1 in 5 California Cannabis Samples Failing State Standards

By Benjie Cooper

IG: @nuglifenews

YouTube: Lucid’s Vlog

In the first month of enforced marijuana regulations in California, twenty percent of the 5,268 batches of cannabis products submitted for mandatory lab test results have failed to meet state standards for retail sale.

According to data from the California Cannabis Bureau of Cannabis Control, inaccurate labeling, and contamination from bacteria, pesticides, or solvents from the extraction process are to blame for the failed tests. In some cases, pesticide levels were above the allowed limit, and others tested positive for ones that are banned.

There are currently more than sixty banned or regulated pesticides for which regulated cannabis products must meet state standards.

In addition to compliance issues on the manufacturing side of the cannabis pipeline, there is currently a lack of operational testing labs in California, and both have contributed to a temporary shortage of products on store shelves. But growing pains are to be expected in a new industry, especially when it’s cannabis.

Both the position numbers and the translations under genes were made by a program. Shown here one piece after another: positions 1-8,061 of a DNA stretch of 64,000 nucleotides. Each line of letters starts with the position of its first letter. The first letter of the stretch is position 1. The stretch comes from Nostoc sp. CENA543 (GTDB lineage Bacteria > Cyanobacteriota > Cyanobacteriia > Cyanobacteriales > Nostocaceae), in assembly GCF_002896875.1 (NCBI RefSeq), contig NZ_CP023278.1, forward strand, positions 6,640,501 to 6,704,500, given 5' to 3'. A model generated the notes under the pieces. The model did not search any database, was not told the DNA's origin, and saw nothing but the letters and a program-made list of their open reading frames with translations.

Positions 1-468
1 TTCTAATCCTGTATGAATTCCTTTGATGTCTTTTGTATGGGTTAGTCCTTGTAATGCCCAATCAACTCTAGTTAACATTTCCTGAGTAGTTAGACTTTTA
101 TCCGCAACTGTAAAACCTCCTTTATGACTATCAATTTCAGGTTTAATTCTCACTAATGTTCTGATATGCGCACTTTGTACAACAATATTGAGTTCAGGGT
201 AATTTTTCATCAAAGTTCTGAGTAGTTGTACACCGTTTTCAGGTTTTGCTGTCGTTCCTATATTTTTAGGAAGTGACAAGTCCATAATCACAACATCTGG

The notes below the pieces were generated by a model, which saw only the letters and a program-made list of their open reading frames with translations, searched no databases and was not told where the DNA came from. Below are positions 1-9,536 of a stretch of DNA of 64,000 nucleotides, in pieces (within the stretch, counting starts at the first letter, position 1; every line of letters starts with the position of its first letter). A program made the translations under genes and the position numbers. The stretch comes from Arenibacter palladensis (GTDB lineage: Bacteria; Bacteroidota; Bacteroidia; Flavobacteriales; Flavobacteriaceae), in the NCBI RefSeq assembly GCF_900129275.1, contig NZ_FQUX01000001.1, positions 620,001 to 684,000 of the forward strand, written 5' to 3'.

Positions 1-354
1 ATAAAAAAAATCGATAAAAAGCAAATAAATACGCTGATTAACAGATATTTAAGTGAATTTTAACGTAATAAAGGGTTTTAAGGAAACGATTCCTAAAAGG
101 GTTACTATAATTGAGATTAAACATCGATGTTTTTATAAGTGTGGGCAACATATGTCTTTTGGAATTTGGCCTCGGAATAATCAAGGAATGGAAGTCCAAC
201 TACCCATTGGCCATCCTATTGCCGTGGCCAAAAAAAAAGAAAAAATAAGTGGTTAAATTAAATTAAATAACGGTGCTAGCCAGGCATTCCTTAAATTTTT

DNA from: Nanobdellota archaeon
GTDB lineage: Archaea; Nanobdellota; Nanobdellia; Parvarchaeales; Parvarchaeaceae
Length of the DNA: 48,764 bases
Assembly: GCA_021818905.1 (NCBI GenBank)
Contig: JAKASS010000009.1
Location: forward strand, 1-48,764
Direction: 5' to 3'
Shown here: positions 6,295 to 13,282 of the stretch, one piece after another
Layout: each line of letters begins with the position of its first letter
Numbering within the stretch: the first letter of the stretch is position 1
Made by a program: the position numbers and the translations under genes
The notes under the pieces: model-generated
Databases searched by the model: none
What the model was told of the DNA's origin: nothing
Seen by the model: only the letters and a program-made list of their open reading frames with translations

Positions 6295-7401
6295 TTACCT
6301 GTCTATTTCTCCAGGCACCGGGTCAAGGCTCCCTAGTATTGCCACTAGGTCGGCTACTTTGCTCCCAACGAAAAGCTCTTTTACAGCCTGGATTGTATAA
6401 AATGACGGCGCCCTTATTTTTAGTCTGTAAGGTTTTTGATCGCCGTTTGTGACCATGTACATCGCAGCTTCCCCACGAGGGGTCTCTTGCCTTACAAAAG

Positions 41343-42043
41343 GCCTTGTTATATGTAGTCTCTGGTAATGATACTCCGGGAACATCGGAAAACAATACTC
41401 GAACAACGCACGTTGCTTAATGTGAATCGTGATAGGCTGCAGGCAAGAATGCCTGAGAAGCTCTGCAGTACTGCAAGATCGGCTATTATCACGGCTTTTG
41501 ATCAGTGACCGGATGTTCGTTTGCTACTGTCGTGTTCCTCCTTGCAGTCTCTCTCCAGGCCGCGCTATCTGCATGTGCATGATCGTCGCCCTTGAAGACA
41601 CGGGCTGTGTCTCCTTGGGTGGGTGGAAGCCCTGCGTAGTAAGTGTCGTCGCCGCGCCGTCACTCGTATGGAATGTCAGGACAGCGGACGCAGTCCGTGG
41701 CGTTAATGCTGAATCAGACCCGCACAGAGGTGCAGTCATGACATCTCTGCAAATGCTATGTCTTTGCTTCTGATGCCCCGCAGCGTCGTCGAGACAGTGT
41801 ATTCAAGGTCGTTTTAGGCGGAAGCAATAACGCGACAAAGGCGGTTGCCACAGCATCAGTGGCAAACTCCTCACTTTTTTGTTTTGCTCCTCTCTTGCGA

At the moment, there are thirty-one licensed testing labs in the state, but most of them are in Northern California, and only a small portion of those are accepting submissions as of yet. The ones that are operating are facing such an influx of submissions that turnaround time for test results is one to two weeks.

The first cannabis product was recalled this week for failing state pesticide standards. On Wednesday, The Bloom Brand announced a recall of four of its vaporizer cartridges after test results showed that they exceeded acceptable levels of the fungicide Myclobutanil.

On top of the current testing requirements, in 2019 additional standards regarding heavy metals, mycotoxins, mold, and terpenoid levels will also be implemented.